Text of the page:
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From: Belmont Addition <> To: Brittany Bailey <>; Dusty Cooper <> Cc: Belmont Addition <belmontaddition@yahoo.

com>; "" <> Sent: Saturday, December 15, 2012 1:24 PM Subject: Re: Resolutions Dear Brittany and Dusty: Thank you for reaching out to us in an attempt to find a mutually satisfactory resolution of our dispute. We would very much like to reach a resolution with you and put an end to this dispute and avoid future litigation over this matter. I am sure you feel the same way. Toward that end, some of our neighbors met this week, and we have come up with three possible resolutions that we hope represent a compromise acceptable to both you and the neighborhood. In coming up with these resolutions, we tried to consider the things that you said are important to you (i.e., preservation of green space, having an attached garage, the view into your back yard and an open floor plan) and the things that are important to us (preserving the lot grade, maintaining the maximum number of stories at 2, garage placement and setbacks). It is not our desire to dictate the design of your home; we simply wish to preserve the standards the neighborhood deems critical to the ongoing success of our ordinance. We feel that each of these proposals represent a sort of splitting of the baby in that they attempt to preserve the things most important to both of us but require each side to give up something substantive and important to them in order to reach a compromise. While these options are the ideas we had, we are

certainly open to other ideas that offer a true compromise and allow each side to preserve some of what is important to them. Proposal No. 1: Build the entire structure at the original grade level (with no subterranean portions) with no more than 2' of raised foundation or crawl space. With this option, we would be willing to allow (a) the attached garage (at original grade, not below the grade) in its present location under the second story and not behind it, (b) the floor of the garage to be at grade so long as the rest of the house is no more than 2' above grade, and (c) a full 24' driveway from the street to the garage. By raising the garage to the grade level, this allows you to maintain the maximum amount of green space, maintain your open floor plan and keep the garage attached to the house. For us, this proposal eliminates the need for the partially exposed subterranean level under the front part of the house and restores the lot to its original grade, thus addressing our lot grading and maximum of 2 stories concerns. What you would be giving up is the view to the back yard, and we would be giving up on the setback, driveway width limitation and garage location issues. Proposal No. 2: Redesign the house such that the maximum distance from the floor of the garage to the peak of the roof on the front section of the house is 30 feet or less. This approach allows you to maintain all of your objectives in some manner. Working with your architect, we believe that it may be possible to achieve this by lowering the foundation of the front and raising the garage a bit in such a way to reduce the impact of a 3-story home from the street and preserving some view and access to the backyard. In this scenario, we are giving up at least something on everything that is important to us. Proposal No. 3: Move the garage to the rear of the lot and build the remainder of the house at original grade level with a maximum height of 30 feet. With this option, we would agree with a subterranean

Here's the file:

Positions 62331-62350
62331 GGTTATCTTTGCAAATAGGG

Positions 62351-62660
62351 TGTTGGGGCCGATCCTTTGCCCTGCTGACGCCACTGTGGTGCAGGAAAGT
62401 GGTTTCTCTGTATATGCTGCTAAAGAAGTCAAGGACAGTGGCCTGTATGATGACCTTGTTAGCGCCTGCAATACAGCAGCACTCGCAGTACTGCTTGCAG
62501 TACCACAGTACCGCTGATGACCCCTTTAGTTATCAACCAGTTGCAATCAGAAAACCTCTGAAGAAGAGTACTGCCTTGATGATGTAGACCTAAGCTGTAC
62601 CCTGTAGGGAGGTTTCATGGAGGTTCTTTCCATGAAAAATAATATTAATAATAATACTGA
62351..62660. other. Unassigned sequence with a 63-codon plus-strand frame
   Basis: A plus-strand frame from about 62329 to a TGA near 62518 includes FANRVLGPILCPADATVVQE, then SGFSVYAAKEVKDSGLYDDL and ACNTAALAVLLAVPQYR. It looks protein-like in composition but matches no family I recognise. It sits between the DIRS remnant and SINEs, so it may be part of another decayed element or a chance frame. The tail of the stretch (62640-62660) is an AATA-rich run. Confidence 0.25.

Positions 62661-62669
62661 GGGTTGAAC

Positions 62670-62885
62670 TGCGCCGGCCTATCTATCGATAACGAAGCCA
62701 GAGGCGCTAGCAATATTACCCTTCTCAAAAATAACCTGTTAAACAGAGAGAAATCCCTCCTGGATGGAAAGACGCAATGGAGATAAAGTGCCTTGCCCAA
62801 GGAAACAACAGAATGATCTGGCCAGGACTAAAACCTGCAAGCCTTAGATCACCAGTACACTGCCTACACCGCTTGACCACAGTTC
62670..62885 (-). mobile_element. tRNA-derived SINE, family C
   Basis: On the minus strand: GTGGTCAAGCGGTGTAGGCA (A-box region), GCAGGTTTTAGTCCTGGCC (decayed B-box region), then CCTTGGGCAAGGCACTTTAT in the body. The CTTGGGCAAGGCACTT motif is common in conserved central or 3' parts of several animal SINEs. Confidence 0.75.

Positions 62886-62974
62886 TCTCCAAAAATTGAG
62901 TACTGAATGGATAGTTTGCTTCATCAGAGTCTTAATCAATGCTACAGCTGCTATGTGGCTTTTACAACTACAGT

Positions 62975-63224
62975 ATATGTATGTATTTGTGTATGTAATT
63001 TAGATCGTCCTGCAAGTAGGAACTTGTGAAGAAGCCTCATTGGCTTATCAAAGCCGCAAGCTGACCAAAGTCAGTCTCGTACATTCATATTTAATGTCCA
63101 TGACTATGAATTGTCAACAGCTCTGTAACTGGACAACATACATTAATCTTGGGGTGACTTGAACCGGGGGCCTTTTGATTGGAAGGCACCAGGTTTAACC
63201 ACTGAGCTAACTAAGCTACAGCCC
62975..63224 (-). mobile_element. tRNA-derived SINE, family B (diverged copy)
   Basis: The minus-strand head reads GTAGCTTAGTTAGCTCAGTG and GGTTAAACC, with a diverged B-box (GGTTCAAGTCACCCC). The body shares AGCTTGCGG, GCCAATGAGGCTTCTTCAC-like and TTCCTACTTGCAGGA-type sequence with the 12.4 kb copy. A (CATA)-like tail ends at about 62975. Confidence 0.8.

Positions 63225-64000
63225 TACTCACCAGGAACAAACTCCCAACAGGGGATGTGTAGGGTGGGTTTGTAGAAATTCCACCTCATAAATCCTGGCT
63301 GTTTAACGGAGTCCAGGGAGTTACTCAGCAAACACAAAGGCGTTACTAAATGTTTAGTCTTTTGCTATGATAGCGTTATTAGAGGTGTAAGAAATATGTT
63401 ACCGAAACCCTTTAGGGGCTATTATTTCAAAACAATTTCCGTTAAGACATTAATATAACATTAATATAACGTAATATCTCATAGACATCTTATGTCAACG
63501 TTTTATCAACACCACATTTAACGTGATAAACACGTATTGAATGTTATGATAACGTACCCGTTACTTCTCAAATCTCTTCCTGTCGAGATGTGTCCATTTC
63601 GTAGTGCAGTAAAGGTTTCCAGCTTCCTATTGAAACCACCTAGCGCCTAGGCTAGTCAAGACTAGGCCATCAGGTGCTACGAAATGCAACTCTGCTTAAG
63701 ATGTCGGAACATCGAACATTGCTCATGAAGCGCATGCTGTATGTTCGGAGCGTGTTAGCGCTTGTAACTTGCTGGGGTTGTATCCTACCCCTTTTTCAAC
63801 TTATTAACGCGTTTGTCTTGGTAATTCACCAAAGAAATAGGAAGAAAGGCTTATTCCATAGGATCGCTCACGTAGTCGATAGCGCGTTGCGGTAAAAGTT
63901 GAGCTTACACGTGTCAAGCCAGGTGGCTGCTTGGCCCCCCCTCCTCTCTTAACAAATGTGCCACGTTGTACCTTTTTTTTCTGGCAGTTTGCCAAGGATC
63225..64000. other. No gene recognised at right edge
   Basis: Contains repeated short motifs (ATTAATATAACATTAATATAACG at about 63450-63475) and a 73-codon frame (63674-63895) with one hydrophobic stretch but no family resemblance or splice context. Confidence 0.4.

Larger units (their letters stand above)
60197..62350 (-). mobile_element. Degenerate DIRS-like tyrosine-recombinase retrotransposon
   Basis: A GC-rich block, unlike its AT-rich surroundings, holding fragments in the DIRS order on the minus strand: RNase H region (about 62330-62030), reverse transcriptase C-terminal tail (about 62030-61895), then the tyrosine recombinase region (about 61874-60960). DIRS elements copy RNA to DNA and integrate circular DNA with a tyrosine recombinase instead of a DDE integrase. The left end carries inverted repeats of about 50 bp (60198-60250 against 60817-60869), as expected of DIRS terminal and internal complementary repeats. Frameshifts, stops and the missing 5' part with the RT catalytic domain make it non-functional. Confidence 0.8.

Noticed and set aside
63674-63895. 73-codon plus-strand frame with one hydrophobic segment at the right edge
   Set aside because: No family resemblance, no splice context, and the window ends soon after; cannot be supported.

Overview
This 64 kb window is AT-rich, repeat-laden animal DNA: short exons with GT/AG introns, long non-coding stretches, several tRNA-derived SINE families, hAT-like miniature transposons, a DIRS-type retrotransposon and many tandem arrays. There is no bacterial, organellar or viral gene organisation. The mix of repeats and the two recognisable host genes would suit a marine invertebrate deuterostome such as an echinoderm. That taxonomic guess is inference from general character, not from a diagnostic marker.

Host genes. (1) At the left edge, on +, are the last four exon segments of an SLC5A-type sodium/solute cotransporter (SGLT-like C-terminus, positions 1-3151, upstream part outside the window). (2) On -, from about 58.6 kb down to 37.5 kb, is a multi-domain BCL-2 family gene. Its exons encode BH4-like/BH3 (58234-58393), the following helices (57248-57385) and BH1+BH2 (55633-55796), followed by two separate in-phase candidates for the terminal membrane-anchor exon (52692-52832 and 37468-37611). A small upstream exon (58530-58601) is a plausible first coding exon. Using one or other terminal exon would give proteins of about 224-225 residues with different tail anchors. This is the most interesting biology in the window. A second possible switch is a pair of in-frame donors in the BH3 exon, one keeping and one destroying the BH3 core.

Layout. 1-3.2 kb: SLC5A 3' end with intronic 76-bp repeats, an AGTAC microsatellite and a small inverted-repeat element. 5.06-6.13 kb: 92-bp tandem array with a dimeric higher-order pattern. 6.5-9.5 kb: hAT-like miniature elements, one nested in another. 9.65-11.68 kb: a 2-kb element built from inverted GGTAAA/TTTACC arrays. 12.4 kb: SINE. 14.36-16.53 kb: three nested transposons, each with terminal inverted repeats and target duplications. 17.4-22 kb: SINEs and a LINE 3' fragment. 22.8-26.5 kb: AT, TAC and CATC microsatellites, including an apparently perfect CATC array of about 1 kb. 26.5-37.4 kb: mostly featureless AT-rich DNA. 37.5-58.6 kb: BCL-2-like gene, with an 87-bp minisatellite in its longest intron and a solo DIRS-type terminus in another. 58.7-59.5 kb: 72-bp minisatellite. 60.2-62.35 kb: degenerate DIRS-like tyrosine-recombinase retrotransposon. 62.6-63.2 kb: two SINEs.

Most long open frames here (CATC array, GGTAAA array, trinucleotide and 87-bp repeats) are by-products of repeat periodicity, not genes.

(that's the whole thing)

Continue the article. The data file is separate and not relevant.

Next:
garage with up to one story above it. In this scenario, we would also agree to allow a covered walkway between the garage and the house if you like. (This is generally not allowed in our ordinance, but we will not oppose it in this case.) This option allows you to maintain your view and open floor plan and add another story over the rear portion of the house to add additional square footage if you like. You would be giving up having an attached garage, though we are ok with a covered access. For us, we are giving on the lot grading issue in order to preserve the look of a two story home by separating the garage from the house. Most builders in the past have found a detached garage at the back of the lot to be the most desirable way to achieve the best use of the yard space on our narrow lots. If you are interested in meeting to discuss proposals, we are certainly willing to do that. And as I told Dusty when we last spoke, if we can come to a resolution, we are committed to working with you as quickly as possible to get city staff's approval and have a new permit issued so that you can proceed with your project. If you have any questions, feel free to contact me. We look forward to hearing from you. Sincerely, Melissa Kingston BACD Ordinance Review Committee